In the first of our 2017 Maize Matters series, we look at varietal choice and the importance of keeping on top of weed control, as well as the potential benefits of growing the crop under film.
Last year’s maize crop went on record as one of the best in recent history, in terms of both early harvest and feed quality, according to independent nutritionist, Richard Webster, who is based in the Midlands. It provided an ideal complement to grass silage, which was disappointingly high in fibre and low in energy and protein.
For first-time growers, he recommends choosing a variety which combines good initial vigour with early cob maturity and a high starch content potential, especially on farms in marginal areas.
“Early vigour is one of the most important traits in a variety, because the crop canopy will be established in time to make the most of the sunlight and long days in June and July,” says Mr Webster. “This will produce a bulk crop that is high in starch and matures to permit an early harvest.”
Agrovista’s John Ball points to the need to get on top of weed control while maize plants are young. Some 60 per cent of his Lancashire clients use a pre-emergence treatment, usually based on pendimethalin, although others have had success with a single, post-emergence application of Syngenta’s Elumis.
“A pre-em will be needed on fields where continuous maize is grown, or where competitive weeds such as annual meadow grass or fat hen are present,” says Mr Ball. “A typical application would be based on either Stomp at 2.5 litres/ha or Wing-P, at 3 litres/ha. This will sensitise the plants and increase the knock-out rate of the post-emergence spray.”
Meanwhile, a single, post-em treatment may be adequate on farms with a lower weed burden, or with longer rotations, especially they include grazed grass, he suggests. It may also be the only option, when there has been insufficient moisture in the top two centimetres of soil to activate the pre-em application. Elumis, which can be used up to the eight-leaf stage, combines mesotrione + nicosulfuron in one liquid treatment, covering a wide spectrum of weeds and with greater efficacy, compared with standard straight options, he says. Complementary adjuvants and wetting agents have been selected and particle size has been reduced, for faster uptake.
“Decisions will be based on individual farm situations and Elumis is just one of the weapons in our armoury,” says Mr Ball. “Weeds which overtake young maize plants intercept light and slow down growth rates. This produces a smaller cob with reduced starch; the very quality which growers are hoping to maximise.”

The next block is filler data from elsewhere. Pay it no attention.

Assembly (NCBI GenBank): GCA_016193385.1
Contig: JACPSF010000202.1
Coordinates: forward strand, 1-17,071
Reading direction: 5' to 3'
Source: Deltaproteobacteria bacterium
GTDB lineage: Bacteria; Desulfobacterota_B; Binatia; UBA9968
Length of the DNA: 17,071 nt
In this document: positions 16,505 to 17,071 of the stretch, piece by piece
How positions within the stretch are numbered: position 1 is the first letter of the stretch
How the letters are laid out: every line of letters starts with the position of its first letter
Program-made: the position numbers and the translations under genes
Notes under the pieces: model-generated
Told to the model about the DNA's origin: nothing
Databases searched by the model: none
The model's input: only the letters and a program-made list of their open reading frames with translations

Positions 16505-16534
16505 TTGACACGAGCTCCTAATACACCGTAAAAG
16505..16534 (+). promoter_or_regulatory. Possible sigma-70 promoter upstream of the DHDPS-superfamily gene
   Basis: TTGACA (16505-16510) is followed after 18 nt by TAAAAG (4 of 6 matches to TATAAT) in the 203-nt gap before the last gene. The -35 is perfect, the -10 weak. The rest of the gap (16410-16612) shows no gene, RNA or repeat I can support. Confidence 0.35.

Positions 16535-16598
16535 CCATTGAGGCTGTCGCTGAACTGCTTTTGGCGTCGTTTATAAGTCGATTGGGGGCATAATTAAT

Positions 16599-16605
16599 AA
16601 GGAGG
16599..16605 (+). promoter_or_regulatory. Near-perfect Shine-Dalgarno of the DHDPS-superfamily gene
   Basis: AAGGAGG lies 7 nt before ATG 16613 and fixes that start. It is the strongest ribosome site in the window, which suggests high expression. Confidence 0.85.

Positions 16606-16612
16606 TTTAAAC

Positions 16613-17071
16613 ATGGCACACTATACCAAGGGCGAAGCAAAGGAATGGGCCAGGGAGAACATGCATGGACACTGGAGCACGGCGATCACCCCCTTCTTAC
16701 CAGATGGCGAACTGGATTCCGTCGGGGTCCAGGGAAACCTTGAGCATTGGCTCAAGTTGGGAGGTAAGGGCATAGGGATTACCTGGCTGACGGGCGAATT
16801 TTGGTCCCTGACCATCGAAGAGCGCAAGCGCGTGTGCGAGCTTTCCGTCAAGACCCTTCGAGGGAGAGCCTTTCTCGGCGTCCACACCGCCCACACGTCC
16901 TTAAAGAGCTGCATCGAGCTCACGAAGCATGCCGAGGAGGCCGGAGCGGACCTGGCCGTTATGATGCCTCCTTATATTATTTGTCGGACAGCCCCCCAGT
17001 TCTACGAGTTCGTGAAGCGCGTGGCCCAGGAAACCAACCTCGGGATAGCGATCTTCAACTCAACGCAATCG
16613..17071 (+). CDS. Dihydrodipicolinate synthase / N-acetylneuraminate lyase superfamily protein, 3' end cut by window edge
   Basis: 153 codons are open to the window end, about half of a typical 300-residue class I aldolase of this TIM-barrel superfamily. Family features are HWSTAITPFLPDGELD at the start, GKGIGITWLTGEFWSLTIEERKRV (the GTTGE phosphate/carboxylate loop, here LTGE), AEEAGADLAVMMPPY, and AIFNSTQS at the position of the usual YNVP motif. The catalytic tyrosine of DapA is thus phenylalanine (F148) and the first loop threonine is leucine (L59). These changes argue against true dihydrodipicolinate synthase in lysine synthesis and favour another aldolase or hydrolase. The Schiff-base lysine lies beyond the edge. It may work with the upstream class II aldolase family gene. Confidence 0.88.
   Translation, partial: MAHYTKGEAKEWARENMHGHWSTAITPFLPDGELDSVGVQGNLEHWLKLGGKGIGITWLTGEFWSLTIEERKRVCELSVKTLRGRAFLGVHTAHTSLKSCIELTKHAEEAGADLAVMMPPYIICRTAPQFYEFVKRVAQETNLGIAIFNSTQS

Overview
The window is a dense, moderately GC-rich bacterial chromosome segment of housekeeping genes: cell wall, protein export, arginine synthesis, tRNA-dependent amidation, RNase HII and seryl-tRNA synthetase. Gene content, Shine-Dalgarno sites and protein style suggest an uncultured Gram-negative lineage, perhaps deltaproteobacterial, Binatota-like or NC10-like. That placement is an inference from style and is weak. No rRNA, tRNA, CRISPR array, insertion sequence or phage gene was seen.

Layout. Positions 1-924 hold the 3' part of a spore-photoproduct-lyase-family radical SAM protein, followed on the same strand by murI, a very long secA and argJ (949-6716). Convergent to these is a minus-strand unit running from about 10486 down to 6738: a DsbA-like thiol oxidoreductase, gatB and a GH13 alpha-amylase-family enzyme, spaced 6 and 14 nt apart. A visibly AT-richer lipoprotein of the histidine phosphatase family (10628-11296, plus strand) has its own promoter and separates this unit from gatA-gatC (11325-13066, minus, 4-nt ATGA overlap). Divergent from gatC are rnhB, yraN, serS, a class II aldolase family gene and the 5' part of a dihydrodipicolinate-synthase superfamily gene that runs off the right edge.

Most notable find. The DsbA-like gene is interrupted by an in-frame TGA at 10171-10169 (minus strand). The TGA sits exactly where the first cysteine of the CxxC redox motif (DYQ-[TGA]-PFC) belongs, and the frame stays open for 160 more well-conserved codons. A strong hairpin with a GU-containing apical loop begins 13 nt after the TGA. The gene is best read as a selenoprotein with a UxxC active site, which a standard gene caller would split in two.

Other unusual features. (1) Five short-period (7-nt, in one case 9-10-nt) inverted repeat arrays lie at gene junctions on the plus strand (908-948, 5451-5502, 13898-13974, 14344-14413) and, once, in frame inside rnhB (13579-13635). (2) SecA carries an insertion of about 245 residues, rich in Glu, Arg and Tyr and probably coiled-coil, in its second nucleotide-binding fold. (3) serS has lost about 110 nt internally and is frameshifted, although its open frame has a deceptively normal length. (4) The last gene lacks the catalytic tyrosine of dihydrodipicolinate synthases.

IT MAY be time to take a fresh look at growing maize under film, according to Mike Corp of Procam South West, who says modern products are much-improved.
“The new, biodegradeable films have thermic and ultraviolet degrading properties and high elasticity. Plants can break through the layer with ease and this helps to keep stress levels to a minimum. They allow the grower the flexibility of being able to sow varieties which are two to three maturity groups below the norm, as well as the security of knowing harvest will produce high yields and good ME figures.”
However, he warns that varieties for film should be chosen with care.
“The main proviso is that maize under film requires a variety which has been tested using the technique and produced good results. This is because individual varieties do not necessarily perform in the same way under film as they do when they are used in a conventional growing system,” says Mr Corp.
Agrovista’s Simon Nelson also advises careful varietal choice for growing under film and he urges growers to drill early.
“The point of using film is to protect the plant by warming the soil, thereby speeding up establishment,” he explains.
“Having invested in creating favourable conditions for the seeds to germinate in early season, it will therefore pay to make the most of the longer growing period and choosing late-maturing, high yielding varieties. This will go a long way towards achieving the ‘magic’ target figures of 28 per cent dry matter and 30 per cent starch.”
Maize-growing under film has an advantage over conventional systems, as growers do not have to delay drilling until the soil reaches the minimum temperature of 10degC and rising, for three consecutive days, adds Mr Nelson, who reports that roughly 90 per cent of his customers in Cumbria use the system.
“As long as the soil is dry enough to create a good seedbed, maize can be drilled into this greenhouse environment, until conditions are right for emergence. Good quality modern films will not break down unless there is sufficient sunshine and heat. Until that occurs, they will remain intact. Film does increase input costs, but it will produce more consistent results in marginal areas.”